‘I would say it’s definitely my forever instrument,’ says Ittai Shapira of his 1745 G.B. Guadagnini, which he has played since 1996. It was purchased for him by the philanthropist David Bowerman after Shapira had been selected for a one-year program at the Royal College of Music, having just finished his studies at the Juilliard School. ‘I had to return the violin that was on loan to me from Juilliard – it was a 1752 Guadagnini – so I didn’t have anything to play on.’
Shapira met with Charles Beare to try out a variety of instruments and narrowed the choice down to a Grancino and the 1745 Guadagnini. ‘I was leaning towards the Grancino, but Charles said, “The Guad is for you”. I was fairly new at trying instruments and in retrospect I am extremely grateful to him because he saw that it suited my playing a lot better. I also took it to Isaac Stern – at that point I still had the 1752 Guadagnini – and he said right away, “This is the instrument for you. It sounds great, it’s much better than the other one. You should get it.”’
Shapira, who took out a loan in 2009, now owns the violin. ‘Even though it has a recognisable sound I feel like it’s still changing every day,’ he says. ‘Every day I practise very slow bows, very close to the bridge to get the maximum amount of ringing from the violin. I also practise perfect intervals every day – fourths, fifths and octaves – because it keeps the violin vibrating in a very open way.’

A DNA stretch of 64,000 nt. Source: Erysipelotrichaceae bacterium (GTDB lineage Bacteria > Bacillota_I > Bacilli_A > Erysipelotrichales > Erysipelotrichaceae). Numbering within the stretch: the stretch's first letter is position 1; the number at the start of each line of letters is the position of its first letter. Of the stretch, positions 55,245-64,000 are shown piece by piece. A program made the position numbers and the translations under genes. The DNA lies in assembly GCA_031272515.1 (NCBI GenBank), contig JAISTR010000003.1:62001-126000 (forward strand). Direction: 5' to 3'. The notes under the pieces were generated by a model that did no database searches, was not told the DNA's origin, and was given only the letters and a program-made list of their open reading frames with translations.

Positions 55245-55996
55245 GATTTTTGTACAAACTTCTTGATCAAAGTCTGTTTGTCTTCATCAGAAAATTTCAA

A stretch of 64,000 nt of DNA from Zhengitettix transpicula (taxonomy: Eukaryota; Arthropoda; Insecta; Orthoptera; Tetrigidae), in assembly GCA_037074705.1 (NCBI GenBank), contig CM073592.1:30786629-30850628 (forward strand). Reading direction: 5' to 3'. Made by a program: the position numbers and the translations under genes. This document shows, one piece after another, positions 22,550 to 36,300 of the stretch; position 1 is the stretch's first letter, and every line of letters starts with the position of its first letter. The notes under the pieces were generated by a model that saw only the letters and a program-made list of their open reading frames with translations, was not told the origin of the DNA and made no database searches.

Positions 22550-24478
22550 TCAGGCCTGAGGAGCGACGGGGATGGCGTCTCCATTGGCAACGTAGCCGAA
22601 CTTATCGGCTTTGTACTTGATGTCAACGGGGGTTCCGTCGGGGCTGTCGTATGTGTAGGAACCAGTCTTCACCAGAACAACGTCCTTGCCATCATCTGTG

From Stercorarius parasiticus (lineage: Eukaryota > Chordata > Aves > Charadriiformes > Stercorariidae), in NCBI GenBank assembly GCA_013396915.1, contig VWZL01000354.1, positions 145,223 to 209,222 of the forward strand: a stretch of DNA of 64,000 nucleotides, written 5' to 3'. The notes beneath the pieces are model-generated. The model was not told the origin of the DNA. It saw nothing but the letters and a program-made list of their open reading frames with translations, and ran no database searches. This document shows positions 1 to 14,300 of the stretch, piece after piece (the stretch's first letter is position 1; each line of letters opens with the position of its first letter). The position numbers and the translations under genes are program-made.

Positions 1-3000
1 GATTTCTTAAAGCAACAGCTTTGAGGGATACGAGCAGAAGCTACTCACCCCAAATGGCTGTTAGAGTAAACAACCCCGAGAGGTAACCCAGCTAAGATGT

Having made the transition from one Guadagnini to another, Shapira describes them as quite different instruments, although both have what he calls the ‘beautiful, healthy’ Guadagnini sound. ‘The 1745 has a much stronger bass; it’s more of a solo instrument. That’s not to say that the 1752 one wasn’t a solo instrument, but it had a particularly sweet, shimmering sound.’ He’s often asked if the 1745 violin is a ‘del Gesù’ and says it plays more like a Guarneri than a Strad. ‘Other people often have a hard time playing on it because it requires a lot of weight and a fairly slow bow.’
Shapira naturally favors a heavy bow, something that he discovered after using the same bow for many years. ‘I didn’t know that it was extremely heavy – it weighed almost the same as a viola bow. Then I had a Maire on loan for a few years, which was also heavy – 64 grams. When I returned it I went to Carlos [Tome] from Tarisio, who knows my playing well, and he gave me a whole bunch of bows to try. I picked one and he was respectfully laughing at me because it weighs 65.5 grams and essentially functions as a violin and viola bow. It’s a German bow branded Roth – I love it!’
‘When I look back at a piece I realise that there’s definitely the sound of my violin embedded in it’